Revisiting the Rosewood Massacre, 100 Years Later
Warner Bros. 

Revisiting the Rosewood Massacre, 100 Years Later

Watching the John Singleton-directed film was tough on my spirit

While flipping through cable channels searching for something to watch, I settled on John Singleton's Rosewood (1997), featuring Ving Rhames, Don Cheadle, and Elise Neal. I was generally aware of what happened there and that I was watching a fictionalized account of the events. I compartmentalized my anger while watching, angry about things I know happened elsewhere, if not Rosewood (like cutting off body parts of lynched men like ears and penises). I set other matters aside until I could research what happened so I could be mad for the right reason.

It shouldn't be a spoiler that the end result was that all Black residents of the town were murdered or burned out. Rosewood was an almost all-Black community after white residents moved away when the cedar trees were wiped out and pencil mills closed. Whites lived in nearby Sumner, Blacks stayed in Rosewood, and the communities generally got along, except for the normal segregation, voter suppression, and white supremacy.

Rosewood was mainly self-sufficient. It had three Black churches, a school, a Prince Hall Masonic Lodge (different than the white Masons), a turpentine mill, a sugarcane mill, and their own baseball team, the Rosewood Stars. Some Black men worked at the nearby sawmill in Sumner. Some women worked as domestics for white families. One of those domestics was Sarah Carrier (Aunt Sarah), who figured prominently in the film and real life.

The first thing that angered me was the date of what would become known as the Rosewood Massacre. It came three years after Ocoee, Florida, another Black town, was wiped out after two men tried to vote in the 1920 Presidential election. It was less than two years after the Greenwood District of Tulsa, known as Black Wall Street, was bombed, burned, and ravaged. The only lesson white citizens seemed to learn from the previous destruction of two Black communities is that there would be no consequences.

When researching what happened in Rosewood, I found the information in the film was mostly accurate. The Ving Rhames character (Mr. Mann) was made up, as was the suggestion of a happy ending for a few characters. The massacre was set off because a 22-year-old white woman was beaten by her white lover and blamed it on a Black man. She never claimed she was raped, but word spread anyway that she was. The white man who beat her was seen leaving by Fannie's maid, Aunt Sarah. When asked, she claimed she didn't see anything for fear of retribution from white people. When she did come forward, she was shot and killed. In the movie version, she was murdered right after she credited a white man with the assault and was shot in the chest. In real life, she was shot in the head.

The white media generally reported that two white men and six Blacks died. Several newspapers, including the Gainesville Daily Sun, ran editorials in favor of the mob action. "Let it be understood now and forever that he, whether white or black, who brutally assaults an innocent and helpless woman, shall die the death of a dog."

Interviews years later with the survivors suggest the Black death toll ranged from 27–150. There are reports of a mass grave containing 26 Black bodies.

Seventy-one years later, the State of Florida issued a report claiming a total of eight deaths were confirmed and that there was no evidence of mass graves. Many white landowners refused permission to search their land, and no archeological digs were conducted. “We can document that eight people were killed during the racial violence — six blacks and two whites," said House Speaker Bo Johnson. "The rest of the black community of Rosewood was driven from the area by white mobs who then burned their homes, a church, a Masonic hall, and a store. The black residents never returned.”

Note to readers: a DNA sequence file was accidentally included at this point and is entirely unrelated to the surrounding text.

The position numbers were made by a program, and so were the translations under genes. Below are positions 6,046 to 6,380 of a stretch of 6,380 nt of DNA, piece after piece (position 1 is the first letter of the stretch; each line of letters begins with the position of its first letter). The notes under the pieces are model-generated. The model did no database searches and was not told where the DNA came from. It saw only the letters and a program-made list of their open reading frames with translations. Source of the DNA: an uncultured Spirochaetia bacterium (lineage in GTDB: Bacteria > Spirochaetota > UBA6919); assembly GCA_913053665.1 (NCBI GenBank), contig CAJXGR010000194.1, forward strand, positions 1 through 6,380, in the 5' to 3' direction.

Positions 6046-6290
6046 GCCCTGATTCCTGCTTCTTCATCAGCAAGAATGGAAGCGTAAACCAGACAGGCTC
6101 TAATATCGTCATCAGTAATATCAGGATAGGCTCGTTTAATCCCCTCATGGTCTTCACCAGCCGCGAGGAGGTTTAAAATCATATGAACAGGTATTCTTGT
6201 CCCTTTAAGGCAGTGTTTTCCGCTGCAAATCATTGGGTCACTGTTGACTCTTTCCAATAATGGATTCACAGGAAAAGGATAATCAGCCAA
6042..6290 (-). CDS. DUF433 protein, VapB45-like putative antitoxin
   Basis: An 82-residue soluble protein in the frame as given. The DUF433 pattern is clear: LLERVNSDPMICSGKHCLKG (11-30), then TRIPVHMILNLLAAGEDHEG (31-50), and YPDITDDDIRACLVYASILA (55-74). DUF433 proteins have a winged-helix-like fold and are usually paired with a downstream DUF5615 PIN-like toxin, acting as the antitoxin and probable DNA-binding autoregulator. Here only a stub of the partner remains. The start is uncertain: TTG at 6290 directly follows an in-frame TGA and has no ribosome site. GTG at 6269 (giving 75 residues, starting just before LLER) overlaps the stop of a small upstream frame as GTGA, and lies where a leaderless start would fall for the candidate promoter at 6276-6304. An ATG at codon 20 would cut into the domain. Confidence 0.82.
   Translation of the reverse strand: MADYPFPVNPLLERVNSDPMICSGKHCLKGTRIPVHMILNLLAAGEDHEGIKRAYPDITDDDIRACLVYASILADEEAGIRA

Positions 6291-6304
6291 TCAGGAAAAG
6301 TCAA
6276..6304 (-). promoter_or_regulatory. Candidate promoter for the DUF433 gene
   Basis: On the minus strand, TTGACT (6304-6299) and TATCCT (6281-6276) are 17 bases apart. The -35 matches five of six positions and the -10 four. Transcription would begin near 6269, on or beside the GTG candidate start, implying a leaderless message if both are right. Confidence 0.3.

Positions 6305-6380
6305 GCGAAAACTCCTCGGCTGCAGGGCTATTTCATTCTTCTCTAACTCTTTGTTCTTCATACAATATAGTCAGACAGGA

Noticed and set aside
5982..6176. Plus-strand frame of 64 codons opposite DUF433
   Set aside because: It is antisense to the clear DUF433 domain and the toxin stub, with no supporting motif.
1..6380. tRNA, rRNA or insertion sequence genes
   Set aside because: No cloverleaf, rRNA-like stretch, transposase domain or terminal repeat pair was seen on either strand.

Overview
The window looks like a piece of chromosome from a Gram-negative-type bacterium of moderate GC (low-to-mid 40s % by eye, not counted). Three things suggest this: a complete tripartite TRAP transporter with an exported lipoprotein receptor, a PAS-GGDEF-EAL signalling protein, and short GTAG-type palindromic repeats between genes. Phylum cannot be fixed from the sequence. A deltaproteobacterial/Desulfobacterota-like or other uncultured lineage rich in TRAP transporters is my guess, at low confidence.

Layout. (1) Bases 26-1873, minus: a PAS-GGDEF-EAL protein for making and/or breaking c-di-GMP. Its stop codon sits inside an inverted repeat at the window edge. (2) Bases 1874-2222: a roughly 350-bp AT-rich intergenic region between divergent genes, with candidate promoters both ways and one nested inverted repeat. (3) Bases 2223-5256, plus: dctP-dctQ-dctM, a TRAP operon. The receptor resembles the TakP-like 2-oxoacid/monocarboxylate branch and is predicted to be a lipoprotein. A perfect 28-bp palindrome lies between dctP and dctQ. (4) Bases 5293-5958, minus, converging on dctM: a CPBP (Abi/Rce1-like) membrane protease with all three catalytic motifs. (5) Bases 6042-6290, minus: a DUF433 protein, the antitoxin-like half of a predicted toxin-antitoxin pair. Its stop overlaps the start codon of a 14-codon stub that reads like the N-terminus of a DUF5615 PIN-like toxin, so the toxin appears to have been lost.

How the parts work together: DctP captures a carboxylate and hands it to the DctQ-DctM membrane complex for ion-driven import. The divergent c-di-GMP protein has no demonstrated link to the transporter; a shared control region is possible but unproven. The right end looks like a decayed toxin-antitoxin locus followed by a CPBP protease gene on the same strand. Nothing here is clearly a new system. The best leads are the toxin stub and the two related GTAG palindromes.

The State of Florida report had over 500 pages of documentation, making the Rosewood Massacre less than everyone knew it to be. Ultimately, there came a request for reparations for the massacre's survivors. Survivors claimed the State of Florida failed to protect the citizens of Rosewood. Unlike killings of Native Americans (for which Florida paid no reparations), the citizens of Rosewood were taxpayers and entitled to government protection. It wasn't a brief incident that lasted a few hours like two separate lynchings in Wauchula, FL, and Perry, FL, the year before. The Rosewood Massacre occurred over several days while law enforcement provided no support. The Governor threatened to send in the National Guard but refused to unless he got a request from the local sheriff. That request never came.

Reparations were ultimately awarded to Rosewood survivors and those who could prove their families owned and lost land due to the massacre. No reparations were granted in Ocoee though they did get a sign almost a century later. One reason Rosewood's descendants were successful when others weren't is that a white witness described the lynching of Sam Carter. Without his testimony, some believe there would have been no reparations.

Despite the "victory" of obtaining reparations for a few, it didn't resemble justice. The film ended with the suggestion that the two main Black male characters would meet up with their respective women in Gainesville, FL, and start over. In reality, one of those characters was fictional, and the other was most likely dead. Having now written about it, I'm no longer upset about the film as I've worked it out in my mind. It's the no justice, no justice, never any justice that stays with me.

This post originally appeared on Medium and is edited and republished with author's permission. Read more of William Spivey's work on Medium. And if you dig his words, buy the man a coffee.